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Transferable control

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  • Mathias Dewatripont

Abstract

In this paper, we introduce the notion of transferable control, defined as a situation where one party (the principal, say) can transfer control to another party (the agent) but cannot commit herself to do so. One theoretical foundation for this notion builds on the distinction between formal and real authority introduced by Aghion and Tirole, in which the actual exercise of authority may require noncontractible information, absent which formal control rights are vacuous. We use this notion to study the extent to which control transfers may allow an agent to reveal information regarding his ability or willingness to cooperate with the principal in the future. We show that the distinction between contractible and transferable control can drastically influence how learning takes place: with contractible control, information about the agent can often be acquired through revelation mechanisms that involve communication and message-contingent control allocations; in contrast, when control is transferable but not contractible, it can be optimal to transfer control unconditionally and learn instead from the way in which the agent exercises control. © 2004 by the European Economic Association.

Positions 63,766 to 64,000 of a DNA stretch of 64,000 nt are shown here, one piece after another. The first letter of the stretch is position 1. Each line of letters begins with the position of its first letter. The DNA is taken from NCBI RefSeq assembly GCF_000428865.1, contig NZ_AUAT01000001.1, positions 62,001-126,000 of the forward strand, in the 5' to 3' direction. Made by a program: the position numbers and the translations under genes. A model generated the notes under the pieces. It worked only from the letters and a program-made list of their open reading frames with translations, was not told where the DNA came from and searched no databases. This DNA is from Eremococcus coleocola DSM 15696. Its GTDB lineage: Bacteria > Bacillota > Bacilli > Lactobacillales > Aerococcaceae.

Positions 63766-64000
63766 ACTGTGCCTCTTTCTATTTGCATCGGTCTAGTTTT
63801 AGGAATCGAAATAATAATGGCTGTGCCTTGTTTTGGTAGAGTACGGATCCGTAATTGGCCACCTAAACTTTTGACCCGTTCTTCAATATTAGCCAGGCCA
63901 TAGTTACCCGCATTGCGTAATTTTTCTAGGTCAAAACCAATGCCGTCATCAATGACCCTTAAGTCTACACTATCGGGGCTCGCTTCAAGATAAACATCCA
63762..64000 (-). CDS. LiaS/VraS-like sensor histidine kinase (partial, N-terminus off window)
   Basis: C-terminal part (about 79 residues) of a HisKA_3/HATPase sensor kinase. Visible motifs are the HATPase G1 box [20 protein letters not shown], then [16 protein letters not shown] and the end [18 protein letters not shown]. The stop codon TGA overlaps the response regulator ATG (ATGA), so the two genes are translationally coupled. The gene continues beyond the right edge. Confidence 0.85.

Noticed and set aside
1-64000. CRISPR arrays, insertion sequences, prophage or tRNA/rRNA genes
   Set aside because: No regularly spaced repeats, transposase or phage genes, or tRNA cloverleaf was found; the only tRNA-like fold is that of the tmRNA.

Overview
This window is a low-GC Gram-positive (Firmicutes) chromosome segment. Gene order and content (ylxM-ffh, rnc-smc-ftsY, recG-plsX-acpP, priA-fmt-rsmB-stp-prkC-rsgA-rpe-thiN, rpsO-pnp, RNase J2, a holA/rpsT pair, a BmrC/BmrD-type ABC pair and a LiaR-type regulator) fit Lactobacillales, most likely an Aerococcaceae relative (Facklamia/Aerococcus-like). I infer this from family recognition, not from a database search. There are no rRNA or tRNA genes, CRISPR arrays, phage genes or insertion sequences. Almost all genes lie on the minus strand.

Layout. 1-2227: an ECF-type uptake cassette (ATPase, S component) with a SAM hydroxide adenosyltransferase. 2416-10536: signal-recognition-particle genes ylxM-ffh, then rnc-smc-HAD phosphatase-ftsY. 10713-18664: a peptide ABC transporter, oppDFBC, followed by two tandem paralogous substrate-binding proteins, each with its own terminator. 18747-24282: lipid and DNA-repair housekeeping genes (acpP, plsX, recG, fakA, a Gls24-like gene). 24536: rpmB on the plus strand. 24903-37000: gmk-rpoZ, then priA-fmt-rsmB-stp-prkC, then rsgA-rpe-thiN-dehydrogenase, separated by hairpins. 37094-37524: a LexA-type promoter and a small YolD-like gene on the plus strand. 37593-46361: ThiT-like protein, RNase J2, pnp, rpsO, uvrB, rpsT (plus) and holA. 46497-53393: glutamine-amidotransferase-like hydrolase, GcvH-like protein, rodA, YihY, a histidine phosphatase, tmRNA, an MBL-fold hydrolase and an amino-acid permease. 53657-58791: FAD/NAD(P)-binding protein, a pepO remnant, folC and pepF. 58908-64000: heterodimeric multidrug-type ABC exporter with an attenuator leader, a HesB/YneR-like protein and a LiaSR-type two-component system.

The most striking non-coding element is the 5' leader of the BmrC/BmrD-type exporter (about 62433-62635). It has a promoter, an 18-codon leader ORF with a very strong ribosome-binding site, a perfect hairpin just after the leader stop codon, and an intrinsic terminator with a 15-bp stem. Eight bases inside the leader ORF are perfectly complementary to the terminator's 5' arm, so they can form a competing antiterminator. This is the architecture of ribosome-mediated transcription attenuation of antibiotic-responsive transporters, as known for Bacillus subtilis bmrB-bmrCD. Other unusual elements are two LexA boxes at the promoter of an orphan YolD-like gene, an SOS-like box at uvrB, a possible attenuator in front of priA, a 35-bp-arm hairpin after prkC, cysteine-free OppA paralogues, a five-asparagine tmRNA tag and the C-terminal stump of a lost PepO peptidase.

(This abstract was borrowed from another version of this item.)

Suggested Citation

  • Mathias Dewatripont, 2006. "Transferable control," ULB Institutional Repository 2013/9649, ULB -- Universite Libre de Bruxelles.
  • Handle: RePEc:ulb:ulbeco:2013/9649
    Note: Conference paper presented at: Francqui Colloquium(8th: 19-21 November 1999: Brussels)
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    JEL classification:

    • C70 - Mathematical and Quantitative Methods - - Game Theory and Bargaining Theory - - - General
    • C72 - Mathematical and Quantitative Methods - - Game Theory and Bargaining Theory - - - Noncooperative Games
    • D23 - Microeconomics - - Production and Organizations - - - Organizational Behavior; Transaction Costs; Property Rights
    • L2 - Industrial Organization - - Firm Objectives, Organization, and Behavior

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